ANNUAL REPORT 2019
Celebrating 15 years of crop diversity conservation
Crop varieties added+34K
Food Forever Experiences9
Grants provided for conservation$34.2M
ContributionsUSD 6 M
Accessions Conserved714 K
Updated accessions in Genesys4M
Crop accessions distributed66K
Countries receiving samples97
Sir Peter Crane – Executive Board Chair, Crop Trust
As we transition into a new phase of our work, we can do so confident in our ability to deliver on the vision of our founders.
Stefan Schmitz – Executive Director, Crop Trust
The importance of the global family of genebanks as fail-safes for our planet’s future food supply has never been so apparent.
What we do
The CGIAR Genebank Platform
This Crop Trust-led program ensures that the 11 CGIAR genebanks are running efficiently, that the crop collections they manage are conserved to a high standard, and that as many samples as possible are immediately available when needed.
Collecting Crop Wild Relatives
After six years, 4,644 seed samples of 371 different species of crop wild relatives from all over the world were collected and safeguarded.
Wild Seed, I Think I Love You
The work with crop wild relatives is transitioning from creating new materials to actually growing them in farmers' fields.
What we do
Svalbard Global Seed Vault
The Svalbard Global Seed Vault is an iconic reminder of the remarkable effort taking place around the world to conserve the seeds of our food crops.
Supporting National Genebanks
Five genebanks in sub-Saharan Africa are the focus of a new Crop Trust project: Seeds4Resilience.
Strengthening information systems allows users to choose the exact crop diversity they need from thousands of samples.
Securing our Food, Forever
Our global crop conservation strategies describe the current status of conservation of major crop collections, and they attempt to identify the highest priority activities and resources required to safeguard the diversity of different genepools.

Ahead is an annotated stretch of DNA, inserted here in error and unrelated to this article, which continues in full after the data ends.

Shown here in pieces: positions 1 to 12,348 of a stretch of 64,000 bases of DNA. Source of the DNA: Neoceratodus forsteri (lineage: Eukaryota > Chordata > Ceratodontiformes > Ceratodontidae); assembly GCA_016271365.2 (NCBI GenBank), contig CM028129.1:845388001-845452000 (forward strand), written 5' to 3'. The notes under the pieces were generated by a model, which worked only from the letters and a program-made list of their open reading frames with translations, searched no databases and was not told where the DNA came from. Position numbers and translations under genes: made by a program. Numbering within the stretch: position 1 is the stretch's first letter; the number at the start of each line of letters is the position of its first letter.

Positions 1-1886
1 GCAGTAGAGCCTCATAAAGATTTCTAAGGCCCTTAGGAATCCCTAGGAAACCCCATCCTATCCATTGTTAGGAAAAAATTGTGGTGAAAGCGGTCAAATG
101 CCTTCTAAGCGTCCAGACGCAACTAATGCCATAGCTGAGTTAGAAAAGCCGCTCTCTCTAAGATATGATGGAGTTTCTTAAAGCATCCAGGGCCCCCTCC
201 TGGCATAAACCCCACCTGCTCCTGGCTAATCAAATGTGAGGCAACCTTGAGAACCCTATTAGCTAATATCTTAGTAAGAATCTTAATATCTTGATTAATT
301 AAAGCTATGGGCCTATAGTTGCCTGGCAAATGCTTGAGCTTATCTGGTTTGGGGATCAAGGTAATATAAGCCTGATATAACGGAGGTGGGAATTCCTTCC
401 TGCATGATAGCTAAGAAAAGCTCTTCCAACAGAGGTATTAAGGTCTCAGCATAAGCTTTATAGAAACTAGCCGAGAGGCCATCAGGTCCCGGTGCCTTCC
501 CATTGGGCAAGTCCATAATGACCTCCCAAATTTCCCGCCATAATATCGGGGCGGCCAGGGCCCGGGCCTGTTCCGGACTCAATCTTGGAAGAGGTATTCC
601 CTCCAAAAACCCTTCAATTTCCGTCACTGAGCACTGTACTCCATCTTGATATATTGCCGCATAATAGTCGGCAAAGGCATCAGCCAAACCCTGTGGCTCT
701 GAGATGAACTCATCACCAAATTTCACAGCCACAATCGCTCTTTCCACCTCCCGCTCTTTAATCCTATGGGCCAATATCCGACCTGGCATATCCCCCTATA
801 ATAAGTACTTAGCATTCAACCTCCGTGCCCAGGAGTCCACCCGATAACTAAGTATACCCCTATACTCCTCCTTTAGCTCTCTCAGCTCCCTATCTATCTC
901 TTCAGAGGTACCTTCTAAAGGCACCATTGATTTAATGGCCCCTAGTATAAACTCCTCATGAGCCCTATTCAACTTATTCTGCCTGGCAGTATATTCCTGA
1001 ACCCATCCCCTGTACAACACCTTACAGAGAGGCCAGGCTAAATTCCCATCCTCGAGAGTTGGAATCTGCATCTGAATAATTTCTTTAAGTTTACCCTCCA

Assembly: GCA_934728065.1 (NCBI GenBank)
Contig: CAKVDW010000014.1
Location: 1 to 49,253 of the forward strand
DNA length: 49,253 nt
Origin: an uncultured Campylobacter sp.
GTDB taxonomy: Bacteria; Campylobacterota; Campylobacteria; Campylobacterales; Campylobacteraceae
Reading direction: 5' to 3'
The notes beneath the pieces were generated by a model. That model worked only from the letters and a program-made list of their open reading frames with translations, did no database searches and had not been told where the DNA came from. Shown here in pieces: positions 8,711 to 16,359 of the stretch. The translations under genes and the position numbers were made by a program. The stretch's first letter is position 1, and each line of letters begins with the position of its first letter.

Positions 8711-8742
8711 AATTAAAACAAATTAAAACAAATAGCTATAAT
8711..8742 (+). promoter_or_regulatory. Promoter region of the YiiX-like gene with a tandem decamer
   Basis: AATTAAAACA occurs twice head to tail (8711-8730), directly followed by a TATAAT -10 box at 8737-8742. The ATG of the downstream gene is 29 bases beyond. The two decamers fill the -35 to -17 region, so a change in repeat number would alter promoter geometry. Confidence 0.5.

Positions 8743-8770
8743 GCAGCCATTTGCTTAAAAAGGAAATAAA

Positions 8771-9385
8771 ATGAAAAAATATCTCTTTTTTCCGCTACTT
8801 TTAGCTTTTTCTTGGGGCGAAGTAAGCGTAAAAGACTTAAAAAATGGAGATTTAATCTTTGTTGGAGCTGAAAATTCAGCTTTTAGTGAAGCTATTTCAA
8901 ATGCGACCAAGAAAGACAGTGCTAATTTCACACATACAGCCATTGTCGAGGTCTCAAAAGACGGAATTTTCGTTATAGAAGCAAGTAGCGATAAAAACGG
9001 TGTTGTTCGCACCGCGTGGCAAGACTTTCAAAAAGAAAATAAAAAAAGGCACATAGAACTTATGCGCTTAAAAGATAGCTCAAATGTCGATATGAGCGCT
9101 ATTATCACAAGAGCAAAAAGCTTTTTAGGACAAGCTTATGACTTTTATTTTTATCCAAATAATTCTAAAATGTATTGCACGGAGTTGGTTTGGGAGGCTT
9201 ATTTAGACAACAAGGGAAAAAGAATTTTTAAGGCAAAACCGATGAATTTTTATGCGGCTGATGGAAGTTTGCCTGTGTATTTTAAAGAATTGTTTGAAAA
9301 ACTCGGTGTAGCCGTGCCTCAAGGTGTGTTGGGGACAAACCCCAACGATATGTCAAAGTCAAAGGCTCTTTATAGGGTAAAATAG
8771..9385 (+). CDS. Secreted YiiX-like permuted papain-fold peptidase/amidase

The Food Forever Initiative
Food Forever went around the world in 2019 – on a gastronomic and educational voyage – to celebrate the diversity of our foods.
An overview of the activities of the Crop Trust Executive Board and Donors’ Council.
Spreading the Message
Our audience is as diverse as the crop diversity we help safeguard.
Some of humanity’s most valuable global assets are being preserved in perpetuity so future generations can have diverse, healthy foods in increasingly unpredictable climatic conditions.
The Crop Trust deeply appreciates the support and commitment from its many donors, without whom none of our work would be possible.
Running the Numbers
A summary of the financial performance of the Crop Trust and its endowment fund.
Collecting Crop Wild Relatives
“The Crop Wild Relatives Project has supported the collection and conservation of thousands of seed samples, and is already seeing the contribution this new diversity can make in farmers’ fields.”-Hannes Dempewolf, Senior Scientist - Head of Global Initiatives, Crop Trust
Crop wild relatives (CWR) represent a source of genetic diversity that can be used to transform agriculture when farmers need to produce more with less, while facing increasing erratic climatic conditions. But they are challenging for plant breeders to use, and many are threatened in the field. The CropTrust is addressing both these challenges.
In 2011, the Crop Trust, with support from the Government of Norway, embarked on a global, 10-year project to collect, conserve and use CWR. The project is implemented in partnership with the Millennium Seed Bank (MSB) of the Royal Botanic Gardens, Kew, UK and with dozens of specialist institutes and national and international conservation and pre-breeding programs around the world.
Over six years, project partners were in the field for a combined 2973 days, in 25 countries all over the world, to collect and safeguard 4644 seed samples of 371 different species of crop wild relatives, far exceeding expectations. Many species were collected multiple times – on different continents, in different countries and in different regions within a country: capturing and conserving as much diversity as possible both within and among species was at the core of this global collecting effort.
CWR seed samples collected during the project were conserved in the national genebank of the partner country, and also shipped to Kew’s MSB, and other genebanks, where they will be available according to the terms of the International Treaty on Plant Genetic Resources for Food and Agriculture (the Plant Treaty).